Last November, Tetreault got together with brewer Sean Lawson of the acclaimed Lawson’s Finest Liquids to experiment with lupulin powders. The result was Pow Pow, a double IPA made with Citra, Mosaic and Simcoe Cryo Hop powders, augmented with regular Galaxy and Nelson Sauvin hops. Ratebeer.com reviewers gave it a 99 out of 100. Beer Advocate reviewers rated it “World Class” with a 96 out of 100. “Aroma absolutely explodes from the can,” one review said. “Expect a blast of fresh tropical and citrus fruits and beyond your daily dose of needed hops,” opined another. Pow Pow was a one-off, Tetreault says, and the experiments continue for Trillium. “We have to see how it plays out in use,” he explains.
Beers made with lupulin powder from highly regarded brewers, such as Interboro, Other Half and Burial, have earned similar buzz.
3 Stars has used powdered hops in several releases this year, including Pounding Trees, a double IPA that was double dry-hopped with Citra and Mosaic powders, and Star Dust, a beer whose name was inspired by the use of lupulin powder. “If you want a bitter backbone, it might not be the right [ingredient],” McGarvey says. But the audience for these IPAs, he says, is “people who aren’t interested in the bitterness of hops. They’re interested in these fruity flavor qualities.”
And while most of the beers to hit the market so far have been pale ales and IPAs, 3 Stars has begun experimenting with lupulin powder in other styles. Flip the Script, a collaboration brewed with Aslin for the Craft Brewers Conference in April, was a dry-hopped sour made with lactobacillus bacteria. “If you’re bringing in hoppiness, you can have a problem with the lacto souring,” McGarvey explains, because of a reaction between hops and the bacteria. “With powder, there’s less risk. I think it will lead to more experimentation.”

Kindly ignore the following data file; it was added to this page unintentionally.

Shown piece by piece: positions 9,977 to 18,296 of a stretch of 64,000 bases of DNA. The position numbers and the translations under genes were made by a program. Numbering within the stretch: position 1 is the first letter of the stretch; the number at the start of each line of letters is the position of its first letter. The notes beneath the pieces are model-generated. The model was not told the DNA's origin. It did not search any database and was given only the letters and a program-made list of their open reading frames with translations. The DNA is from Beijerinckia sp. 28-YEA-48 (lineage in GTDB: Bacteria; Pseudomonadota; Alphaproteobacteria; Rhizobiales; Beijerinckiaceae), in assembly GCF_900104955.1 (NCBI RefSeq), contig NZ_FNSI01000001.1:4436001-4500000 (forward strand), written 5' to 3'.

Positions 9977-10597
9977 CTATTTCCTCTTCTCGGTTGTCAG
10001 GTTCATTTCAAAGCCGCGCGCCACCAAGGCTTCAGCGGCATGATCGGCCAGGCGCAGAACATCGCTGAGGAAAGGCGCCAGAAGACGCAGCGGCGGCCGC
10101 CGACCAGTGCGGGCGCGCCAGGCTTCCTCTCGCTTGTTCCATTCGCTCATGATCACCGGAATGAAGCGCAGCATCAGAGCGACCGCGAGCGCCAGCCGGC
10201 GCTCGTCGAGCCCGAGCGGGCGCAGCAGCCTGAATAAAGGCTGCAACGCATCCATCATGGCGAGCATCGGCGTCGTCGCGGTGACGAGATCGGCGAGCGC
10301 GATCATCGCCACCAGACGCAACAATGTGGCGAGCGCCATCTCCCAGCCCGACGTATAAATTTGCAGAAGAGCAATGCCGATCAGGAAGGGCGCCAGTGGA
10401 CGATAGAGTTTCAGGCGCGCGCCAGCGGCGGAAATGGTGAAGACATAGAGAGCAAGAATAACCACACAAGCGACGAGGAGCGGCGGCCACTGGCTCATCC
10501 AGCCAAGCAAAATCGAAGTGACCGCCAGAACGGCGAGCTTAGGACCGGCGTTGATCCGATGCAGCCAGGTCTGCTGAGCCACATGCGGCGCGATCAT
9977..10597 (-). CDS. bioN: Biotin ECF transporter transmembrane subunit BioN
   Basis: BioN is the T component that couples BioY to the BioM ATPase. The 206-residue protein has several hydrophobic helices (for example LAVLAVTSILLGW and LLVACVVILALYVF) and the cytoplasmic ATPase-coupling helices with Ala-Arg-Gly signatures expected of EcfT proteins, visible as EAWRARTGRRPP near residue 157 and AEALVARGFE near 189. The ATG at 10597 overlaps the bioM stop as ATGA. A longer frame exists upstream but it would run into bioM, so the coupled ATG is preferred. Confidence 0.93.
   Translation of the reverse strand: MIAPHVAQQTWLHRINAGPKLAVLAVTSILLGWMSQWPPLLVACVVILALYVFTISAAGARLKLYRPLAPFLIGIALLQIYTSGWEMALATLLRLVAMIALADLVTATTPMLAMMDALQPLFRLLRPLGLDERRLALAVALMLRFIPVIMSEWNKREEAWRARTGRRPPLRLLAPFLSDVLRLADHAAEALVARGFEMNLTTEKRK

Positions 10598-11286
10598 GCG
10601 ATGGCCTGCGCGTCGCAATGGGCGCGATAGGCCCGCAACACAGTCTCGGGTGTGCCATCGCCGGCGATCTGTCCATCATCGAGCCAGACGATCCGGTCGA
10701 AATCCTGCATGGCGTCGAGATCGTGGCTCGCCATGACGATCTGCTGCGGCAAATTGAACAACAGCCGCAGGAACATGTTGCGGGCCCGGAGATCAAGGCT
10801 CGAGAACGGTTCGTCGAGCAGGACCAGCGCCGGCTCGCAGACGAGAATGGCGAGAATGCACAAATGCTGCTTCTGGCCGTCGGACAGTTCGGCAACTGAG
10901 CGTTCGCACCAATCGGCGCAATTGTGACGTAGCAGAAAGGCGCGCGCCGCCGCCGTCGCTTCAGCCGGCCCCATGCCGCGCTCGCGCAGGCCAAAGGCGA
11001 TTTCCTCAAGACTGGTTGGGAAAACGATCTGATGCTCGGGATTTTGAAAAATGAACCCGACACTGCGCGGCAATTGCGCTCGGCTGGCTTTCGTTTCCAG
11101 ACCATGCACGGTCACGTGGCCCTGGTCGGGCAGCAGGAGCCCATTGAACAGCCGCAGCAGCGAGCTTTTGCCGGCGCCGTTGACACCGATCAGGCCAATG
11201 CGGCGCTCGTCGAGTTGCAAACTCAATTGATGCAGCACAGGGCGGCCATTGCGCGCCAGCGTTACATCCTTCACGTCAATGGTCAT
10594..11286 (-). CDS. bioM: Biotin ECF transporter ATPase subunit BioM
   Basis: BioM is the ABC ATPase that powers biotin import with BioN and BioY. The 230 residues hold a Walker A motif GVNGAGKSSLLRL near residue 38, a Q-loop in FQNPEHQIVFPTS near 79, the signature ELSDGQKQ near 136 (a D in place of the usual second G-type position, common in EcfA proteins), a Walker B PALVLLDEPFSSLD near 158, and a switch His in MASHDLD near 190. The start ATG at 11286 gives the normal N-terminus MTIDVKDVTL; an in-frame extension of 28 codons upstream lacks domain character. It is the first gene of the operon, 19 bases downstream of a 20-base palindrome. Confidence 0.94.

While this is all great news for beer lovers looking for intense hop aromas and flavors, brewers are also interested in Cryo Hops for other reasons. When hops are added during brewing, they can leave behind organic material, which joins proteins, yeast and other byproducts in a mixture called trub, which gets dumped out. However, the trub has absorbed a bit of liquid — wort or beer — and that is going right down the drain. Using powder instead of pellets, says 3 Stars’ McGarvey, “is more efficient — it could be 5 to 10 percent more. You have that much more finished beer to sell.”
Trillium’s Tetreault points to other cost benefits: “Shipping rates are half. Storage rates are half,” because of smaller amounts needed. “That’s a huge benefit from an operations perspective.”
YCH is expecting to produce several million pounds of Cryo Hops this year, and Vanevenhoven says they have “already touched over 500 breweries, and we haven’t really marketed it yet.”
Only one year into production, “We’ve already doubled the size of the [processing] facility,” Vanevenhoven says. “I hope that’s enough.”